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New From Counterpoint Press One of the most anticipated books of the year


Heart Berries

List Price: $23.00

ON SALE: February 6, 2018 | Hardcover | 5×8, 160 pages | ISBN 9781619023345
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Heart Berries by Terese Mailhot is an astounding memoir in essays. Here is a wound. Here is need, naked and unapologetic. Here is a mountain woman, towering in words great and small… What Mailhot has accomplished in this exquisite book is brilliance both raw and refined.” —Roxane Gay, author of Hunger

“Shot through with funny angry beautiful brutal truths. This is a writer for our times who simultaneously blows up time.” —Lidia Yuknavitch, author of The Book of Joan

Heart Berries is a powerful, poetic memoir of a woman’s coming of age on the Seabird Island Indian Reservation in the Pacific Northwest. Having survived a profoundly dysfunctional upbringing only to find herself hospitalized and facing a dual diagnosis of Post Traumatic Stress Disorder and Bipolar II; Terese Marie Mailhot is given a notebook and begins to write her way out of trauma. The triumphant result is Heart Berries, a memorial for Mailhot’s mother, a social worker and activist who had a thing for prisoners; a story of reconciliation with her father—an abusive drunk and a brilliant artist—who was murdered under mysterious circumstances; and an elegy on how difficult it is to love someone while dragging the long shadows of shame.

Mailhot “trusts the reader to understand that memory isn’t exact, but melded to imagination, pain, and what we can bring ourselves to accept.” Her unique and at times unsettling voice graphically illustrates her mental state. As she writes, she discovers her own true voice, seizes control of her story, and, in so doing, re-establishes her connection to her family, to her people, and to her place in the world.

TERESE MARIE MAILHOT graduated from the Institute of American Indian Arts with an M.F.A. in fiction. Mailhot’s work has appeared in The Rumpus, the Los Angeles TimesCarve MagazineThe OffingThe ToastYellow Medicine Review, and elsewhere. The recipient of several fellowships—SWAIA Discovery Fellowship, Vermont Studio Center Fellowship, Writing by Writers Fellowship, and the Elk Writer’s Workshop Fellowship—she was recently named the Tecumseh Postdoctoral Fellow at Purdue University and resides in West Lafayette, Indiana.

SHERMAN ALEXIE, winner of the PEN/Faulkner Award for Fiction, the PEN/Malamud Award for Short Fiction, a PEN/Hemingway Citation for Best First Fiction, and the National Book Award for Young People’s Literature, is a poet, short story writer, novelist, and performer. He has published 26 books including his soon to be released memoir, You Don’t Have to Say You Love Me, his first picture book, Thunder Boy Jr, and his young adult novel, The Absolutely True Diary of a Part-Time Indian, He has also published the 20th Anniversary edition of his classic book of stories, The Lone Ranger and Tonto Fistfight in Heaven. Smoke Signals, the movie he wrote and co-produced, won the Audience Award and Filmmakers Trophy at the 1998 Sundance Film Festival. A Spokane/Coeur d’Alene Indian, Alexie grew up in Wellpinit, Washington, on the Spokane Indian Reservation. Alexie has been an urban Indian since 1994 and lives in Seattle with his family.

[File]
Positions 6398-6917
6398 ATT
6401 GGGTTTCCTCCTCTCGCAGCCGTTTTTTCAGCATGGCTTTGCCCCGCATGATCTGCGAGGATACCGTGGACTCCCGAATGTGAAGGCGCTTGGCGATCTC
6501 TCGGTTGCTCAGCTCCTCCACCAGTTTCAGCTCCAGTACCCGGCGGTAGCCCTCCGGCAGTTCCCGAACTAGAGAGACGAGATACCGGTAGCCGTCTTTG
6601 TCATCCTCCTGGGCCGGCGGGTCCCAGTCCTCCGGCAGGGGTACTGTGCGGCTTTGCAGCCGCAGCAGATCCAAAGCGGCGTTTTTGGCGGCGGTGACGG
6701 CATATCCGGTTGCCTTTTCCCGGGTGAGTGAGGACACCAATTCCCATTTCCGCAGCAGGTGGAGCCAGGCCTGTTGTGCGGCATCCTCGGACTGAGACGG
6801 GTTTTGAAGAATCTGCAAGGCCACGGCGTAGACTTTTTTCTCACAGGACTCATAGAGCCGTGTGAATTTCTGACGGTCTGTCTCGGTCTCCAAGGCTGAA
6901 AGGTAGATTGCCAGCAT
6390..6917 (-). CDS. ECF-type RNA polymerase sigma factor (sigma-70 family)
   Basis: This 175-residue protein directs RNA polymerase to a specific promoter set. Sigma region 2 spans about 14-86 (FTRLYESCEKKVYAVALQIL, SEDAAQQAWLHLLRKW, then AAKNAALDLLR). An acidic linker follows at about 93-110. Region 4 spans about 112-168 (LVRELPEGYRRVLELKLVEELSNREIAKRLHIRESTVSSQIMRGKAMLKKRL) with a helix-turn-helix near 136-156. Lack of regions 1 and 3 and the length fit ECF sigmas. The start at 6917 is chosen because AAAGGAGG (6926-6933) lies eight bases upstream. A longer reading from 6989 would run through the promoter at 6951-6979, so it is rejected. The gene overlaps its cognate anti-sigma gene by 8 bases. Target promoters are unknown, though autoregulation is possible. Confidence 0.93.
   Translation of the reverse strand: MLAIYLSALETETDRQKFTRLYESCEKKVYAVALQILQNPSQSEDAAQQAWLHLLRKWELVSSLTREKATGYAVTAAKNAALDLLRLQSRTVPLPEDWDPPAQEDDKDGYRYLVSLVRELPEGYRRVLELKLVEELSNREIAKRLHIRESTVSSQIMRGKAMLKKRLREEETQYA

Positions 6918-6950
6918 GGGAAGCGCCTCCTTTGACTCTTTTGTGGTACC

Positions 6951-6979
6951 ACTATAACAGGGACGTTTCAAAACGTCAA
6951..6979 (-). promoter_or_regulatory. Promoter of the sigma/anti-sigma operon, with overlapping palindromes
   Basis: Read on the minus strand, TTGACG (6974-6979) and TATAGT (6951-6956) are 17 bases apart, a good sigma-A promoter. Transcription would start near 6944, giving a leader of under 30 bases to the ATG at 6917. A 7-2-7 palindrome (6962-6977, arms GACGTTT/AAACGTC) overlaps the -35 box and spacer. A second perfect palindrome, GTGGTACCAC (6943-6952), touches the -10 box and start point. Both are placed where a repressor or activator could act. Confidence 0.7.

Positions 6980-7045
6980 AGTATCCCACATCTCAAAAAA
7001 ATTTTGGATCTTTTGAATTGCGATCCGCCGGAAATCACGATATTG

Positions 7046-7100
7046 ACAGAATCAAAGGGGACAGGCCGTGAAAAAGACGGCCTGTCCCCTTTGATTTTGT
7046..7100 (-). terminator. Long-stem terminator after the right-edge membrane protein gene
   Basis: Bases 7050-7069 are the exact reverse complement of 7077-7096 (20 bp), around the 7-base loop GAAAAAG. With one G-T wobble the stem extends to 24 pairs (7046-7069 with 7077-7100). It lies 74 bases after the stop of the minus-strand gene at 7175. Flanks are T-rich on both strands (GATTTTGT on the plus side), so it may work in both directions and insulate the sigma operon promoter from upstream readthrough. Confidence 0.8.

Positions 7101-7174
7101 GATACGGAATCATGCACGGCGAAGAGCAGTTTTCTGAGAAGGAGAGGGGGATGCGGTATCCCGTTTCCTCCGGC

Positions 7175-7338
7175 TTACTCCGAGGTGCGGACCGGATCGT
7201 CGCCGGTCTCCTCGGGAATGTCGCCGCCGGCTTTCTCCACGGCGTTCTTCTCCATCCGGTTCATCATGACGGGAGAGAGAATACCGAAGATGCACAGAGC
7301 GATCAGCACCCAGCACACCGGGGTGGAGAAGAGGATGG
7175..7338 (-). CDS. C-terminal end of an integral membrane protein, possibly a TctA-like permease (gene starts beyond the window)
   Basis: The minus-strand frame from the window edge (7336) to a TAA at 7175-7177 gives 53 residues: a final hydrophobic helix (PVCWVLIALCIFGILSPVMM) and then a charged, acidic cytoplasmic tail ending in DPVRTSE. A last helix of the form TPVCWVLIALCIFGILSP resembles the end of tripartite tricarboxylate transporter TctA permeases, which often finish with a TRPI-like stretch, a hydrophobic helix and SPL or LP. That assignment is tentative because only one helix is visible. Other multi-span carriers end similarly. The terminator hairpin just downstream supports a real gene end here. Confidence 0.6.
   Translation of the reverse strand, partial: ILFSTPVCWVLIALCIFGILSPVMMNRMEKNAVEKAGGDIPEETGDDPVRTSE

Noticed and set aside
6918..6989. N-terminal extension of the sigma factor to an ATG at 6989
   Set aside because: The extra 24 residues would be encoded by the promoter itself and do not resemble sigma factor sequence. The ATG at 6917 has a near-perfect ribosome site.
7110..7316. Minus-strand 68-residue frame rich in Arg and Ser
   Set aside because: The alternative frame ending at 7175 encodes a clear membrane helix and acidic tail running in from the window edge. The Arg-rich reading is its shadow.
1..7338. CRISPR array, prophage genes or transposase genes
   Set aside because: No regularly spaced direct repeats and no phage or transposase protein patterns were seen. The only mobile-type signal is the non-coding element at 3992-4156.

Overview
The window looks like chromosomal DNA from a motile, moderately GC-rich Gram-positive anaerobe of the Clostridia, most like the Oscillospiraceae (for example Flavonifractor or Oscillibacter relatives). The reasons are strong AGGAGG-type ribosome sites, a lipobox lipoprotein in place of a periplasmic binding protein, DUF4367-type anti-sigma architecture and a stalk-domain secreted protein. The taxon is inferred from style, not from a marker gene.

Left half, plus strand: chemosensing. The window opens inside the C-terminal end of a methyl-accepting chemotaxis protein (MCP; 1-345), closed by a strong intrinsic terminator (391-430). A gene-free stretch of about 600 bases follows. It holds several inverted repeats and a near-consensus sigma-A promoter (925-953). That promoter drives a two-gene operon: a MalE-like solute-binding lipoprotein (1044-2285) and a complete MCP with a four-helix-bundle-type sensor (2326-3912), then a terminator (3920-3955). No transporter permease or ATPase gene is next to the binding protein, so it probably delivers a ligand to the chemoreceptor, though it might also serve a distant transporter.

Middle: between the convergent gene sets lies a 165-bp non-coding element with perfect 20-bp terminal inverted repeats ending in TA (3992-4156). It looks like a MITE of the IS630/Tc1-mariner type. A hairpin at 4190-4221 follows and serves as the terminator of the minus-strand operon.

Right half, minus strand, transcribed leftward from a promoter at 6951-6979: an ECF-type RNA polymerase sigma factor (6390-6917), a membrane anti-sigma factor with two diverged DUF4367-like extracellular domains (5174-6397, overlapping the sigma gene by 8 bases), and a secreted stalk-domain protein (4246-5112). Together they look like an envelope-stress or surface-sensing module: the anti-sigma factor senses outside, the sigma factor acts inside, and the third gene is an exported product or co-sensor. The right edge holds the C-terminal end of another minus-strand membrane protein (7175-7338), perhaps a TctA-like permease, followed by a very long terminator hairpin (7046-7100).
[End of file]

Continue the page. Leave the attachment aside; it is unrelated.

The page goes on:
JOAN NAVIYUK KANE is the author of The Cormorant Hunter’s Wife, Hyperboreal, The Straits, and Milk Black Carbon. Honors for her work include the Whiting Writer’s Award, the Donald Hall Prize in Poetry, the Alaska Literary Award, and fellowships from the Rasmuson Foundation, the Native Arts and Cultures Foundation, the School for Advanced Research, Aninstantia Foundation, and the Lannan Foundation. A graduate of Harvard College and Columbia University’s School of the Arts, she raises her sons in Alaska and teaches in the low-residency MFA program at the Institute of American Indian Arts in Santa Fe, New Mexico.


Praise for Heart Berries

1 of 27 Most Anticipated Books of 2018 (Esquire)
1 of 50 Most Anticipated Books of 2018 (Entertainment Weekly)
1 of 19 of the Best Books to Read This Winter (ELLE)
1 of 33 Books to Get Excited About in 2018 (Cosmopolitan)
1 of 60 Books We Can’t Wait to Read in 2018 (Huffington Post)
1 of 30 Most Anticipated Nonfiction Books of 2018 (Bitch)
1 of 50 Books We Can’t Wait to Read in 2018 (NYLON)
1 of 14 Debut Books by Women Coming Out in 2018 That You Need in Your TBR Pile (Bustle)
One of The Millions’s Most Anticipated Books of 2018
What to Read when 2018 Is Just Around the Corner (The Rumpus)
1 of 46 Books by Women of Color to Read in 2018 (Electric Lit)
1 of 23 Highly Anticipated Books of 2018 (Goodreads)
1 of 65 Queer and Feminist Books to Read in 2018 (Autostraddle)
The Rumpus Book Club Selection for January
A Barnes & Noble Discover Great New Writers Selection
New York Public Library, One of the Most-Anticipated Adult Books of 2018
1 of 21 Books to Read in 2018 (The Week)